A concise and seemingly simple means to remove an individual stymieing one’s own objectives, the orchestrated murder of a prominent individual is a recurrent feature throughout history. Motivated by many potential reasons, spanning politics, money, revenge, or simply insanity, from Julius Caesar to John F. Kennedy the assassination of a leading figure can produce a ripple effect changing history forever. However, not all such attempts achieve the outcome desired, with the individual, whether through luck, fortitude, or incompetence, surviving the effort to terminate their existence and affecting the course of history just as much as if it had succeeded.
Here are 20 important historical figures who survived assassination attempts:
20. President Ronald Reagan was the victim of an assassination attempt in 1981, motivated by John Hinckley Jr’s delusional belief that it would impress actress Jodie Foster
Ronald Reagan (b. 1911) was an actor and politician who served as the 33rd Governor of California before becoming the 40th President of the United States. Remembered for his strict adherence to “supply-side” economic policies, dubbed “Reaganomics”, as well as for an aggressive foreign policy against the Soviet Union, Reagan won re-election in 1984 with the largest majority in history via the Electoral College. Soon after his inauguration in 1981, Reagan was the victim of an assassination attempt at the hands of John Hinckley Jr. Suffering from erotomania, Hinckley had developed a delusional obsession with Jodie Foster and believed killing the president would impress the young actress.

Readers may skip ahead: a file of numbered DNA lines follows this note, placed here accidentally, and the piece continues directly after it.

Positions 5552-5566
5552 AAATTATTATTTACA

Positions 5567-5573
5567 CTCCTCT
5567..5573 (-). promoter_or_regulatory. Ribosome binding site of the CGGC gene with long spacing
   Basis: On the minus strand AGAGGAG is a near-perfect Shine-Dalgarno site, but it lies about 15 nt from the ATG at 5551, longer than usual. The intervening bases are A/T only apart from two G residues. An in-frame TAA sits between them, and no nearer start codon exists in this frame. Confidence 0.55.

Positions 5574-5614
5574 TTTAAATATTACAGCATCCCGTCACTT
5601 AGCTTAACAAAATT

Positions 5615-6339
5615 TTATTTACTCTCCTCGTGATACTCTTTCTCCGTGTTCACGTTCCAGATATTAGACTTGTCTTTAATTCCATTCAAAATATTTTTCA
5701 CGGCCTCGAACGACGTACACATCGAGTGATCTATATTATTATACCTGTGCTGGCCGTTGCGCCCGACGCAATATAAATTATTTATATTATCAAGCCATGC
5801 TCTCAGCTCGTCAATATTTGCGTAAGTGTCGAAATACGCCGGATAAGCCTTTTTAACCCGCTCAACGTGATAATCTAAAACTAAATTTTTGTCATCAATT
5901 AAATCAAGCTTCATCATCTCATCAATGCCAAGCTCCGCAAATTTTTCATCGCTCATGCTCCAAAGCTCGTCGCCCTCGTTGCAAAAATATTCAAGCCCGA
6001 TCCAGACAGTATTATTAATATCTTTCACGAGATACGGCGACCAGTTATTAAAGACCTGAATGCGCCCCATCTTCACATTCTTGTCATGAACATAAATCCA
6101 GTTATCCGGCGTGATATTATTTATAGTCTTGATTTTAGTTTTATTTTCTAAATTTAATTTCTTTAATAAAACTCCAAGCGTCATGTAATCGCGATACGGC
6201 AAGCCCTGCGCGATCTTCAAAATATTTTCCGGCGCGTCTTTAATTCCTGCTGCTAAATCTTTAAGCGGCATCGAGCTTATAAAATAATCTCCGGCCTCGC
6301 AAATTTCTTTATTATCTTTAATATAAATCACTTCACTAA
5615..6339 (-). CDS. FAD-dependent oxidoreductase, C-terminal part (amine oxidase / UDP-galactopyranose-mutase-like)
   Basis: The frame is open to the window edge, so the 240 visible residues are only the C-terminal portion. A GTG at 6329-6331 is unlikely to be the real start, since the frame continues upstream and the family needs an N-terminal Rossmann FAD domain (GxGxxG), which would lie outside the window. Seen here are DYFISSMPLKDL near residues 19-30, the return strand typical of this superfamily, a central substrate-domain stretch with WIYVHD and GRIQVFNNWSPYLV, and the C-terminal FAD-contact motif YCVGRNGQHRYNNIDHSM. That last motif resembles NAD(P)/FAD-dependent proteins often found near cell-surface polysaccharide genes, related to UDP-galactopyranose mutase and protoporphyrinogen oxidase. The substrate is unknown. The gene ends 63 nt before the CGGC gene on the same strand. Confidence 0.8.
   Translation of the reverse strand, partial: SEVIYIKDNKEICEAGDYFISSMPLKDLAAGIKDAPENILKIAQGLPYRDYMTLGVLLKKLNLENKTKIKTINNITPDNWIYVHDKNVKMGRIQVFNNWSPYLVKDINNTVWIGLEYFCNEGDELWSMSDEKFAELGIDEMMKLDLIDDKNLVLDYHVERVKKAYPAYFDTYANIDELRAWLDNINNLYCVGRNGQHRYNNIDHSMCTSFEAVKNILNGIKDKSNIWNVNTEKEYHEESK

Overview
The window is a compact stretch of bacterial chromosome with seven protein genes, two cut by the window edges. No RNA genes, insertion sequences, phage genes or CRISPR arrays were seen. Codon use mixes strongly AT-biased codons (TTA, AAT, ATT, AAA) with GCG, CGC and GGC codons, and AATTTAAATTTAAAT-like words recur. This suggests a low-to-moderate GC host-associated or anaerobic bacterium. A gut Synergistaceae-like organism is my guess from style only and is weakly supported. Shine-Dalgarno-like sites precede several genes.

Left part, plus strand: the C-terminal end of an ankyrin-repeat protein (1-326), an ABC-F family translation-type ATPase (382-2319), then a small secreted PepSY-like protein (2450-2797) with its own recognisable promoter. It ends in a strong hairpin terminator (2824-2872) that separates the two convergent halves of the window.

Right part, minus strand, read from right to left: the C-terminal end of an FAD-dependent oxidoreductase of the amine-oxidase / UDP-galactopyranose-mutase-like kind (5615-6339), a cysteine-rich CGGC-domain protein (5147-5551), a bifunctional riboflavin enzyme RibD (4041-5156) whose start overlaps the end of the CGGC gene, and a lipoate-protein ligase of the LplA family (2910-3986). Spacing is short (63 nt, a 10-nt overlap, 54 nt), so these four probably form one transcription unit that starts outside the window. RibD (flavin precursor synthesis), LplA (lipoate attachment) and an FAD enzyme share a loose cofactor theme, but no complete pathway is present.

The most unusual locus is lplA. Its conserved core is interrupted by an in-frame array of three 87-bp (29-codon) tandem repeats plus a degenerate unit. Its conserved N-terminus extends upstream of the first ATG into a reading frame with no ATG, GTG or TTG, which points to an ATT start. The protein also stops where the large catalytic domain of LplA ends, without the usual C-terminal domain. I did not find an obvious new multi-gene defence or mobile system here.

On March 30, 1981, Reagan delivered a luncheon address at the Washington Hilton Hotel. Whilst exiting the building en route to the presidential limousine, Reagan passed within meters of Hinckley who opened fire with a Röhm RG-14 .22 LR revolver. Firing six shots in just 1.7 seconds, although Hinckley missed the president with all of them the sixth bullet ricocheted off the armored limousine and penetrated the president under the left arm. Grazing his rib and lodging in his lung, the bullet stopped less than an inch from his heart. Ultimately recovering from his injuries and resuming presidential duties on April 11, Hinckley was sentenced to a psychiatric facility and released only in 2016.